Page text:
|101 Uncalled capital
|Conversion of legal reserves
|130 Legal reserves
|@ 1311 Statutory unavailable reserves
What are the new rules for payments in SRLs/BVs and SCs/CVs?
With the abolition of the concept of capital for SRLs/BVs and SCs/CVs, the rules for payments have also changed. Though profit allocation is still decided by the General Meeting, this may now only be implemented once the management body has issued a decision as well. In addition, ‘payment’ as a concept has received a broader meaning for these two capital-free legal entities. With the formal abolition of the capital requirement, the procedure for capital reductions disappears, and the rules for payments now also cover repayments of previous contributions to shareholders in cash or in kind.
The basic reasoning is that payments may not result in the company’s own equity becoming negative or the company no longer being able to pay its outstanding debts. These two starting points translate into a dual solvency test, namely the net assets test and the liquidity test.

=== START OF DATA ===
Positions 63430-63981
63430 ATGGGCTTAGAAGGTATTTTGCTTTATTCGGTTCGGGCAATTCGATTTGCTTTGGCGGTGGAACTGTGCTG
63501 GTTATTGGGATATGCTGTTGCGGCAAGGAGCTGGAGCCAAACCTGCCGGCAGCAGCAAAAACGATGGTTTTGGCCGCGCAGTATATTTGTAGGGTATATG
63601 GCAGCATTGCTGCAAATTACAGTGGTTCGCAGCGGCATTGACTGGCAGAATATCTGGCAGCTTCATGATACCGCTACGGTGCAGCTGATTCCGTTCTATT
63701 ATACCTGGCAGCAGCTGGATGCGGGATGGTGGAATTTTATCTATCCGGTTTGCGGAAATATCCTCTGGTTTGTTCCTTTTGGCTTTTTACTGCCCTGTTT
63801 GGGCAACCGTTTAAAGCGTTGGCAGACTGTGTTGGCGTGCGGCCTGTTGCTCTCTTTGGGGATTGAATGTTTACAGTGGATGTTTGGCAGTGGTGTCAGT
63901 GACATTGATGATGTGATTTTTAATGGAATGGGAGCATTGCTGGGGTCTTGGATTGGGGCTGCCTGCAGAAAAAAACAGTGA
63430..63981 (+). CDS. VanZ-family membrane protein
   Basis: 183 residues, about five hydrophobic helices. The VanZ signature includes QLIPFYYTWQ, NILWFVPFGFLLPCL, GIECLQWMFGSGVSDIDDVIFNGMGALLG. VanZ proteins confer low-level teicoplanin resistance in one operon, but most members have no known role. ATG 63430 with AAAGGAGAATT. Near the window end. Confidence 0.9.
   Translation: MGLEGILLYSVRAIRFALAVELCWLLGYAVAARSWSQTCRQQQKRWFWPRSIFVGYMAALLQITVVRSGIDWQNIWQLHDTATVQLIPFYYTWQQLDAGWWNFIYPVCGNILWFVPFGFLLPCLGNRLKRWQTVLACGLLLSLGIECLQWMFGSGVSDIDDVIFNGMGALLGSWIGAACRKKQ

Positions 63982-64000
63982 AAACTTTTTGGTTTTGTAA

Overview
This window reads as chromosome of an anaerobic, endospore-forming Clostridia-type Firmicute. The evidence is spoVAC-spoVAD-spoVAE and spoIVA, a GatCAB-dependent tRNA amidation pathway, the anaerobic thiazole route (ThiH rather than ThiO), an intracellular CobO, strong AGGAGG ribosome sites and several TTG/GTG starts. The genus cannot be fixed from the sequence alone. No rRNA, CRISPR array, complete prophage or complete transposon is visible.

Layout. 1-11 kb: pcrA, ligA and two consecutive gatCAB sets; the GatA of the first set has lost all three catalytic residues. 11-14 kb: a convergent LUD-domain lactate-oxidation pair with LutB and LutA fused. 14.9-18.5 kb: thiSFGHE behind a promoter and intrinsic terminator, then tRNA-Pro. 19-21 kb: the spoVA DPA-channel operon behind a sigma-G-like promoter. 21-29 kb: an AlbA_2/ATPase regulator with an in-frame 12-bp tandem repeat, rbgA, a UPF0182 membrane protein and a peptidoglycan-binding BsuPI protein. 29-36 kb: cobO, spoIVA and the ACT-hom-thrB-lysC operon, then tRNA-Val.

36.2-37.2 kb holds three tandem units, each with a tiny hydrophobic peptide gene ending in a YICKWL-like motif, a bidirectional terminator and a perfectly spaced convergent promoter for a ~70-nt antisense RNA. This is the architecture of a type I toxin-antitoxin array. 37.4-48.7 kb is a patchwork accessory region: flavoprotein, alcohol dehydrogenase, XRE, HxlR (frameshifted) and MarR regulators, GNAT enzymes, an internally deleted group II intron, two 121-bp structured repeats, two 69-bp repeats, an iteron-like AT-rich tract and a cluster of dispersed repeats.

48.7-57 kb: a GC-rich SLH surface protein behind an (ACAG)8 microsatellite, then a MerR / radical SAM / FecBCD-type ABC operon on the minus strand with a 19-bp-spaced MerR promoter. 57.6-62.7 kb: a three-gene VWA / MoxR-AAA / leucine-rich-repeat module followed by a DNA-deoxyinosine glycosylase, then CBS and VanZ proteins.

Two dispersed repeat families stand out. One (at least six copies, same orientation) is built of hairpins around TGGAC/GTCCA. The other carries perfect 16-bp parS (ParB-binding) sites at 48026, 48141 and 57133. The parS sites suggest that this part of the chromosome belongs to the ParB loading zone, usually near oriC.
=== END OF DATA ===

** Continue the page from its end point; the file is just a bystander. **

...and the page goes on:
What are the new rules for payments by SAs/NVs?
In contrast to SRLs/BVs and SCs/CVs, the rules for payments by SAs/NVs remain largely unchanged. Article 617 of the Companies Code, which covers the net assets test, is substantially the same. As the liquidity test is intended as compensation for the abolition of capital and SAs/NVs retain the capital concept, the only solvency test for SAs/NVs is the net assets test. Moreover, the concept of payments is interpreted less broadly for SAs/NVs – and therefore, the formal procedure for capital reductions remains in place.
What are net assets?